|Trade names||Demovis, Pilomin, others|
|Synonyms||W-4540; Norethisterone acetate 3-cyclopentyl enol ether; 17α-Ethynyl-19-nortestosterone acetate 3-cyclopentyl enol ether; ENTACP; (17β)-3-(Cyclopentyloxy)-17-ethynylestra-3,5-dien-17-yl acetate|
|Drug class||Progestin; Progestogen; Progestogen ester|
|Chemical and physical data|
|Molar mass||408.573 g/mol|
|3D model (JSmol)|
Quingestanol acetate is a progestin, or a synthetic progestogen, and hence is an agonist of the progesterone receptor, the biological target of progestogens like progesterone. It has weak androgenic and estrogenic activity and no other important hormonal activity. The medication is a prodrug of norethisterone in the body, with quingestanol and norethisterone acetate occurring as intermediates.
Quingestanol acetate is a progestogen, and also has weak androgenic and estrogenic activity. It is a prodrug of norethisterone, with both quingestanol and norethisterone acetate serving as intermediates in the transformation. Unlike penmesterol (methyltestosterone 3-cyclopentyl enol ether) and quinestrol (ethinylestradiol 3-cyclopentyl ether), quingestanol acetate is not stored in fat and does not have a prolonged duration of action.
Quingestanol acetate, also known as norethisterone 17β-acetate 3-cyclopentyl enol ether or as 17α-ethynyl-19-nortestosterone 17β-acetate 3-cyclopentyl enol ether (ENTACP), as well as 3-(cyclopentyloxy)-17α-ethynylestra-3,5-dien-17β-yl acetate, is a synthetic estrane steroid and a derivative of testosterone. It is specifically a derivative of 19-nortestosterone and 17α-ethynyltestosterone, or of norethisterone (17α-ethynyl-19-nortestosterone), in which a cyclopentyl enol ether group has been attached at the C3 position and an acetate ester has been attached at the C17β position. Quingestanol acetate is the C17β acetate ester of quingestanol (norethisterone 3-cyclopentyl enol ether).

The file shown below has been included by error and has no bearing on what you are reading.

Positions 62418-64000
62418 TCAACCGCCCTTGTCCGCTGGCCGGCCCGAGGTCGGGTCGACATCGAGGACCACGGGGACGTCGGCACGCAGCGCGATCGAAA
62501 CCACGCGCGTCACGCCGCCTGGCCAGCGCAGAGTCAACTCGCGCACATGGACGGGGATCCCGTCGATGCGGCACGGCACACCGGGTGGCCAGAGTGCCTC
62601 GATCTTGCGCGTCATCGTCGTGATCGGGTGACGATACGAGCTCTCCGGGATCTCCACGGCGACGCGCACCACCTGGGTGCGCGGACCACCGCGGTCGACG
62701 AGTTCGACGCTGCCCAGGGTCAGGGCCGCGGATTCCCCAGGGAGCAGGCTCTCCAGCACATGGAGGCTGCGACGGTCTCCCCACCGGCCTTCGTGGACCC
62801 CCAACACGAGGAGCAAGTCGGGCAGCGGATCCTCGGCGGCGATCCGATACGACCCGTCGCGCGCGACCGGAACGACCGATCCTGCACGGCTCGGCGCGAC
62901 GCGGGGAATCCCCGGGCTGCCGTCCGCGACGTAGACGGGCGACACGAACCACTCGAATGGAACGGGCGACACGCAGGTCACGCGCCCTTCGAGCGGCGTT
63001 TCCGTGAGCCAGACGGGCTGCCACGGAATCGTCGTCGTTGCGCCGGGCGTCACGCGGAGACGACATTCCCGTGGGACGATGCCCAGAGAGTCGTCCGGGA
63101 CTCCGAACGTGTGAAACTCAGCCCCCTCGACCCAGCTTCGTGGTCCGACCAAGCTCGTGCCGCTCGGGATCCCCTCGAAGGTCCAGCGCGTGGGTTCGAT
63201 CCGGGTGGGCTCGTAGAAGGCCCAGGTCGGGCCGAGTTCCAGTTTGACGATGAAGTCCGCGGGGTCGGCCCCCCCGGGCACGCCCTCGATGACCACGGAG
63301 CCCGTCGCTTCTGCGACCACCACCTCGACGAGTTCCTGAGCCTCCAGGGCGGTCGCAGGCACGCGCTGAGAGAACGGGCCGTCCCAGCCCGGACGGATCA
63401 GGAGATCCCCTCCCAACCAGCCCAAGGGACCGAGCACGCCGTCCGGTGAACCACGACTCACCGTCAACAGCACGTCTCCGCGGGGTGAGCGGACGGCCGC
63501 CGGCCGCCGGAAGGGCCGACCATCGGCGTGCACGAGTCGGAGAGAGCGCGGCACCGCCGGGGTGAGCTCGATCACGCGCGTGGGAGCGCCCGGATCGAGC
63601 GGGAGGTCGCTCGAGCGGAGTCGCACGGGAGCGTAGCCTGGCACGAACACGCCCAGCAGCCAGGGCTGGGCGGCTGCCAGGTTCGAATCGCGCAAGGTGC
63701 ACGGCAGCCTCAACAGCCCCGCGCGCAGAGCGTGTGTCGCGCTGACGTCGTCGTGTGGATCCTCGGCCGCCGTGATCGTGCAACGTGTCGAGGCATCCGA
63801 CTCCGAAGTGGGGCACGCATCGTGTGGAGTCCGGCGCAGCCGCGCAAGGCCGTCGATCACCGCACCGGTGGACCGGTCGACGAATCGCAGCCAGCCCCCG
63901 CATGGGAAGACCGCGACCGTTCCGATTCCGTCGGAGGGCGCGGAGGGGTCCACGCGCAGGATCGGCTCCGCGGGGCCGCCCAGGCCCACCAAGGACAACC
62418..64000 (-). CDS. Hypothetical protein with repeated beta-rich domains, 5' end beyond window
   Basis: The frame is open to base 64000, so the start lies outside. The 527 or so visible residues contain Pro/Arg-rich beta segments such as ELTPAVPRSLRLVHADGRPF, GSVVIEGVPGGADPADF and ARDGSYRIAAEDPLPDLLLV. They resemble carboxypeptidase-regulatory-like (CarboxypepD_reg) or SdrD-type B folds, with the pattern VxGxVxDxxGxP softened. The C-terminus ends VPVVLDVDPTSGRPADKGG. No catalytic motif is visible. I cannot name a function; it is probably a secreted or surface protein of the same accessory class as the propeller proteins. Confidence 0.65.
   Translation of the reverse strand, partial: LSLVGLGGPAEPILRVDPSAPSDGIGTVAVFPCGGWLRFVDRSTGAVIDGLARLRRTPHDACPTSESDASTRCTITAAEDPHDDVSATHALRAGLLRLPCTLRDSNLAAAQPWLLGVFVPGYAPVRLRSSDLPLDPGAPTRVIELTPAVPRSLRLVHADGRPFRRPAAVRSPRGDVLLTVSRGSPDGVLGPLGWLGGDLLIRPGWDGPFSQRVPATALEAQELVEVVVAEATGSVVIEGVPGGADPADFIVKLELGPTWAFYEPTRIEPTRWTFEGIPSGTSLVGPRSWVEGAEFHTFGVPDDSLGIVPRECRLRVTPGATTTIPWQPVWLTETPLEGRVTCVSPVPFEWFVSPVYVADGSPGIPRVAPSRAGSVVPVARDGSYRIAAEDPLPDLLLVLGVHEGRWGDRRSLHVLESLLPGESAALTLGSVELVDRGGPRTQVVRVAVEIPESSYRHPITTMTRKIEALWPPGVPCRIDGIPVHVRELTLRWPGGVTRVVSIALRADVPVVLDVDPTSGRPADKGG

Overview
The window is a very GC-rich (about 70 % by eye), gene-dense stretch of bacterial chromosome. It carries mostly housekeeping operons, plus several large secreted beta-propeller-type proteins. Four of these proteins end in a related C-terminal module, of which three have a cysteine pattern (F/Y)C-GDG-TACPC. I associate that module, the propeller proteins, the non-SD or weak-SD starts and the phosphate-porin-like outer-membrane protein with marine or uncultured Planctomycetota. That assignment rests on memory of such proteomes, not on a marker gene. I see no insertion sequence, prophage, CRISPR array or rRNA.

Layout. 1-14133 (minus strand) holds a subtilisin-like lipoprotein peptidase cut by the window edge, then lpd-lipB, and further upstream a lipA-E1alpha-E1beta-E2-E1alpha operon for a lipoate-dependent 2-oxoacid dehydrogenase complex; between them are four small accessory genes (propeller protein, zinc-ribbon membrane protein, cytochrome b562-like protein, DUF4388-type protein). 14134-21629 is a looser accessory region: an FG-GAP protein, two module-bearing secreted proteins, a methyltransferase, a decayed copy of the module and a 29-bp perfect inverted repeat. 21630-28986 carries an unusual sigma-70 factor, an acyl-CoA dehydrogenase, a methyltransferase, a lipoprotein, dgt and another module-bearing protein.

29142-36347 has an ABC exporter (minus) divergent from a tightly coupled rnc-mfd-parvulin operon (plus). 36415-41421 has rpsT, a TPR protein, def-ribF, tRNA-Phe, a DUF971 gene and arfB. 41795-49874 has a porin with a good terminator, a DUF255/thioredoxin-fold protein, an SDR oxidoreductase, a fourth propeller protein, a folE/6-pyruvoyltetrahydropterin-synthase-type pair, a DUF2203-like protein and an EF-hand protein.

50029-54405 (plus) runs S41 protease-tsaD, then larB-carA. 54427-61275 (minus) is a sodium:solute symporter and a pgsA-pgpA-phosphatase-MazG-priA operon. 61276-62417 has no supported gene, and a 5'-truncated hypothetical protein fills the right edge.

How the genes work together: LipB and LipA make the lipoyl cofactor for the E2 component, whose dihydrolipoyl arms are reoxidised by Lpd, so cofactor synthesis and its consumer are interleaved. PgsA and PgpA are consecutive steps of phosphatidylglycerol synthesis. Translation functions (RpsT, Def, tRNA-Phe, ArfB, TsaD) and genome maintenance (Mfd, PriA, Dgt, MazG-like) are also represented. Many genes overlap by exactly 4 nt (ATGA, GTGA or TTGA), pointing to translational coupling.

Quingestanol acetate was patented in 1963 and marketed in Italy in 1972.
Society and culture
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- Giannina T, Steinetz BG, Rassaert CL, McDougall EA, Meli A (July 1969). "Biological profile of quingestanol acetate". Proceedings of the Society for Experimental Biology and Medicine. Society for Experimental Biology and Medicine (New York, N.Y.). 131 (3): 781–9. doi:10.3181/00379727-131-33977. PMID 5815452.
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Similar androgenic potential is inherent to norethisterone and its prodrugs (norethisterone acetate, ethynodiol diacetate, lynestrenol, norethynodrel, quingestanol).
- Di Carlo FJ, Loo JC, Aceto T, Zuleski FR, Barr WH (1974). "Quingestanol acetate metabolism in women". Pharmacology. 11 (5): 287–303. doi:10.1159/000136501. PMID 4853997.
- Lara Marks (2010). Sexual Chemistry: A History of the Contraceptive Pill. Yale University Press. pp. 73–. ISBN 978-0-300-16791-7.
- Population Reports: Oral contraceptives. Department of Medical and Public Affairs, George Washington Univ. Medical Center. 1975. p. A-64.
- Janne S. Kowalski (1 August 1988). Drug companies & products world guide. Sittig & Noyes. p. 388.